Propose a building for listing, de-listing or review
Anyone can propose a building for listing, request a review of an existing listing, ask for an existing listing to be delisted or request a Certificate of Intention not to List (COINTL). Proposals need to be in writing and can be sent by email or post.
We receive a high number of new listing proposals and we need to prioritise these against our other work. For new listing proposals we may not take forward all applications received for a full assessment. Cases which may not be taken forward include:
- Proposals for structures which do not have obvious special interest and are therefore unlikely to meet the criteria for listing
- Proposals where the supporting information supplied on the proposal form does not make a strong case for listing
- Proposals for structures which are in use and the structure may be better assessed as part of a thematic programme
Please use our application form for these requests.
For commercial, local authority or other public body large-scale assessments please contact the listing team in advance.
We need you to fill in our proposal form and include with it information about the location of the building, current photographs showing both the exterior and interior of the building as well as it in its setting. We do not accept anonymous proposals.
You need to provide supporting information about why the building should be listed or removed from the list for delisting proposals. Details about any planning permissions and any known risk to the structure would also be helpful. If your proposal contains more than one building it will take longer to assess. Complex sites can take considerably longer.
If there are reasons why we should prioritise your proposal you must make this clear on the proposal form.
The more information you provide, the quicker we can assess your proposal.
How long does it take to assess a proposal?
We assess three main types of proposals
- a new listing
- a review of an existing listing
- a delisting
Depending on the type of case we may need to go through a number of detailed steps before we can reach a final view. You can find out more about how we assess cases in our listing process factsheet
The following timescales are approximate. Some stages of the process can be outwith our control and take longer than expected. Organising a site visit, particularly where there is multiple occupancy, as well as the consultation period, can be the most time-consuming parts of the assessment.
For a new listing proposal, review of an existing listing or a delisting where we need to undertake a site visit the following approximate timescales apply
- One to three buildings - initial view* within 4 months, final view within 6 months
- Four to nine buildings - initial view* within 6 months, final view within 9 months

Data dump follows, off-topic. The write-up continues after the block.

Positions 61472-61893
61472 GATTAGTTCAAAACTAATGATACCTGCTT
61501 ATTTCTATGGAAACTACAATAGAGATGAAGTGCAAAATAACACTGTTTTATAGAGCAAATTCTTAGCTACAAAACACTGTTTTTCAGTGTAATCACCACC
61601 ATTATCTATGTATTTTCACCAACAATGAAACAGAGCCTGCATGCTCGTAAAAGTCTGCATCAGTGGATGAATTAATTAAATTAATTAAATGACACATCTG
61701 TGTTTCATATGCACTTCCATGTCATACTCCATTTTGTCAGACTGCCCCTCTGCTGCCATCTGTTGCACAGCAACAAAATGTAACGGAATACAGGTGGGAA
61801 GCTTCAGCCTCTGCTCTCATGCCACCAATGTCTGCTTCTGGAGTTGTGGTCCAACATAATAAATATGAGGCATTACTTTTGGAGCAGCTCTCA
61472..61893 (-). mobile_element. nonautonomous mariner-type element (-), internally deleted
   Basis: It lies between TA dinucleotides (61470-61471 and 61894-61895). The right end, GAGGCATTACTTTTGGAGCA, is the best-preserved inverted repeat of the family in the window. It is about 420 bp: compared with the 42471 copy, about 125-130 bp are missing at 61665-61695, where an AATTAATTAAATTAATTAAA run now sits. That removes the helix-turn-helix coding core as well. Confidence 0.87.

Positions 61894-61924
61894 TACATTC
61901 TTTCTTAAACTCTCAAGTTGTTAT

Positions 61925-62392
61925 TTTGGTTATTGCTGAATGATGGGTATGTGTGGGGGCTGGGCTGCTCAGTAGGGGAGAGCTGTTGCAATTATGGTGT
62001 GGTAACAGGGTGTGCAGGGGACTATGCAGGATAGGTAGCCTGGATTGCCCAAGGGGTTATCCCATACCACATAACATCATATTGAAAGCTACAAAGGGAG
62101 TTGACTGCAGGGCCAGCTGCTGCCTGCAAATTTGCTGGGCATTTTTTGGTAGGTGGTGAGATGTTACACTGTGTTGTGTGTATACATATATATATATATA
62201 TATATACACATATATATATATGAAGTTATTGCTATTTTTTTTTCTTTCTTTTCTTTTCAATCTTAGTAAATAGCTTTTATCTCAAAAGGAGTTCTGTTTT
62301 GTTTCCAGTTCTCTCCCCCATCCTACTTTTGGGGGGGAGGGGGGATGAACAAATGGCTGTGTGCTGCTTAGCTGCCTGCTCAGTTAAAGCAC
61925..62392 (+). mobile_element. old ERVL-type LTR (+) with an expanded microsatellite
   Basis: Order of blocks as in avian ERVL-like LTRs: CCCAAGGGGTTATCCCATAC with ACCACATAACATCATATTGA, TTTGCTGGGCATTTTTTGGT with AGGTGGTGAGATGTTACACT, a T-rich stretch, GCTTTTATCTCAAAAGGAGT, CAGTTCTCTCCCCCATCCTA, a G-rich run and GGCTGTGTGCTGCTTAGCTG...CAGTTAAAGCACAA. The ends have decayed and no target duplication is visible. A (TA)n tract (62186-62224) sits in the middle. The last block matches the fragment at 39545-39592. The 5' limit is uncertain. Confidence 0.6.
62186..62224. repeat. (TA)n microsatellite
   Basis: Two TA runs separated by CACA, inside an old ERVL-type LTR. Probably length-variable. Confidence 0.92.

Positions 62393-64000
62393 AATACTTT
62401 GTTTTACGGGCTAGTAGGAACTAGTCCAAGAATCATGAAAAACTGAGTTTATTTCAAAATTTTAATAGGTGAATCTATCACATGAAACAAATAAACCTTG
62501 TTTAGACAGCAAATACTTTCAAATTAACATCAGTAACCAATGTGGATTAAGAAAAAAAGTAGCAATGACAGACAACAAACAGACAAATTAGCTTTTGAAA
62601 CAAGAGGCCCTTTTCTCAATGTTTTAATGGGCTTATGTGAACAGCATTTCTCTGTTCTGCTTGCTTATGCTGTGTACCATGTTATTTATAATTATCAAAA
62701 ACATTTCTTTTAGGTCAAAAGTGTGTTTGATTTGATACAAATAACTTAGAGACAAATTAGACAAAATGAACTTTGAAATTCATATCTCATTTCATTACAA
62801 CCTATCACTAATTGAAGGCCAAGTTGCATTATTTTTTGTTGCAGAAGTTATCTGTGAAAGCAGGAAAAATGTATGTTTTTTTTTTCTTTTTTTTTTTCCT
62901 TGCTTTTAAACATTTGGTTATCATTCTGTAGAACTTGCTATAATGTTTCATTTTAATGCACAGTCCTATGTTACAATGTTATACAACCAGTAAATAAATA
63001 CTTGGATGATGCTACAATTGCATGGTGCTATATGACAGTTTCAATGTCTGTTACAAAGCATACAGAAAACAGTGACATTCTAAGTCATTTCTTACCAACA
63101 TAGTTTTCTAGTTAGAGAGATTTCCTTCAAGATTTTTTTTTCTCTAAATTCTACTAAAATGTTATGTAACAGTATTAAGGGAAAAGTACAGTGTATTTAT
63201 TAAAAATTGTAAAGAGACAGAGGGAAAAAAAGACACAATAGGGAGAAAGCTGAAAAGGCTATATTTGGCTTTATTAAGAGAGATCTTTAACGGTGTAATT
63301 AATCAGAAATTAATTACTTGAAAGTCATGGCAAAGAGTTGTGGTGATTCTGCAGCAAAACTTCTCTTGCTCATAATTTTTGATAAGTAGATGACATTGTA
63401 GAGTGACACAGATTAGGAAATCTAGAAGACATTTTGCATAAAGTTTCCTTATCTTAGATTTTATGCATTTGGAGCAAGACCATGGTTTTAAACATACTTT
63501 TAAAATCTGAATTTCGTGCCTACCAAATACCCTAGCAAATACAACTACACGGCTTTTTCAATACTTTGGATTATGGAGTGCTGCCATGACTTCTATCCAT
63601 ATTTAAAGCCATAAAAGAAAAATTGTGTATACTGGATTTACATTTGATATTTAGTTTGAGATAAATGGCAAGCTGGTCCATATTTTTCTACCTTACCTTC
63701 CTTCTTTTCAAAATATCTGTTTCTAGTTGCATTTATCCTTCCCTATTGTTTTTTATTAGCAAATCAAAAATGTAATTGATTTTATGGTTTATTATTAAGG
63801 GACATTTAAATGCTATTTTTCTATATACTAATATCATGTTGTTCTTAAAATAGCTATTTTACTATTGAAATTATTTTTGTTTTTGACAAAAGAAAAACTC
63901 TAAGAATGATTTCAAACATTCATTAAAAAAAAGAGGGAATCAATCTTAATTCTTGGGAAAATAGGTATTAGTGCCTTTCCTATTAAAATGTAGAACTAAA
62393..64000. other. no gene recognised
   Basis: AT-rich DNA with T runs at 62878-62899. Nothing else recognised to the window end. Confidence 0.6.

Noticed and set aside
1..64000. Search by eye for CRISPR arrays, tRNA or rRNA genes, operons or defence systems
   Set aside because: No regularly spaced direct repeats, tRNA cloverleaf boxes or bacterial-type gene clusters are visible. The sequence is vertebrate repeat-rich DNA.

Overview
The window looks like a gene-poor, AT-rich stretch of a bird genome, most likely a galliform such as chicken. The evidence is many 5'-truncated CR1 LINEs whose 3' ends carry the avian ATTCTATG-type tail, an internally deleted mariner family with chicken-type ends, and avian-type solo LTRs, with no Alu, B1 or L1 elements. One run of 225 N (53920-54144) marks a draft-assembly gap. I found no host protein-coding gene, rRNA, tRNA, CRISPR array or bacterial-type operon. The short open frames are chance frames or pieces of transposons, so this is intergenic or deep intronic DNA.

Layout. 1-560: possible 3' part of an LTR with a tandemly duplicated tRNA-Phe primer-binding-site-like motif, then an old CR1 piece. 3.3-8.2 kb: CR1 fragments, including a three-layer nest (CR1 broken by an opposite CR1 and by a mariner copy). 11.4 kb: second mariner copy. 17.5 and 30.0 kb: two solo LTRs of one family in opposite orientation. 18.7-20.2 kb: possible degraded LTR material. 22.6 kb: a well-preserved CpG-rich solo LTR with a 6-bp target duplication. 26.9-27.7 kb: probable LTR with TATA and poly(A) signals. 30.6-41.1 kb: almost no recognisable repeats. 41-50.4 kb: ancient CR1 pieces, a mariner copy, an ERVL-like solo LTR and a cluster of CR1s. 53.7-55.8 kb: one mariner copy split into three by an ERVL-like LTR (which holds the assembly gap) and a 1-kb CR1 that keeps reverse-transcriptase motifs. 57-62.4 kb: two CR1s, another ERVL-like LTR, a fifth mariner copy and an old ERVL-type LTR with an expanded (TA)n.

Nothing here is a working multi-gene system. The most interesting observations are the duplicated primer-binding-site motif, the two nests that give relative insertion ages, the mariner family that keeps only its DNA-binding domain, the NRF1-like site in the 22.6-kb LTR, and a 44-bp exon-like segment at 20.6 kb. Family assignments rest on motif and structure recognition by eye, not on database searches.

- Ten buildings or more - please contact the listing team before proposing ten or more buildings for listing as we will need to calculate how long this will take
For delisting requests only
- If the building has been demolished and evidence of this has been provided – one month
If we find that we do not need to carry out a site visit you are likely to get a response more quickly than the timescales noted above.
You will be assigned an individual case officer for your proposal. We will not issue you with regular updates for your case but you can contact your nominated case officer at any time to ask about progress. There may be rare occasions when we need to prioritise urgent cases and non-urgent assessments will be delayed, if you are affected by this we will let you know.
* An initial view is where we think the building may meet the criteria for listing before we consult with others about this view. Consultation is not always required but is principally for new listings and can include delistings and it increases the time taken to reach a final view.
Our assessment process
For more detailed information download our factsheet
about our assessment process.
Once we receive a proposal research is then carried out. This may include a site visit. The aim of the research is to assess the proposal against the listing criteria (see pages 74-76 of the Scottish Historic Environment Policy
When undertaking research into a building a wide range of sources may be considered and, depending on the type of proposal, this stage can take a number of weeks to complete. If we find that the building does not meet the criteria for listing we will write to the relevant parties at this stage.
Following research, we consider the merit of the building. If we find that the building may be of interest (or not of interest in the case of delisting and COINTL
requests) we reach an interim decision on the proposal. The local planning authority is then consulted along with the owner, where possible. For potential new listings we also normally consult with an independent third party.
The consultation period is usually 21 days. For more complex sites or larger projects this stage can take longer.
Following consultation we consider the responses and make a final decision about whether to list, delist, change a category, or in the case of a COINTL proposal, we may issue a Certificate. Owners and local authorities as well as any third parties, if relevant, will be informed of the outcome of the case.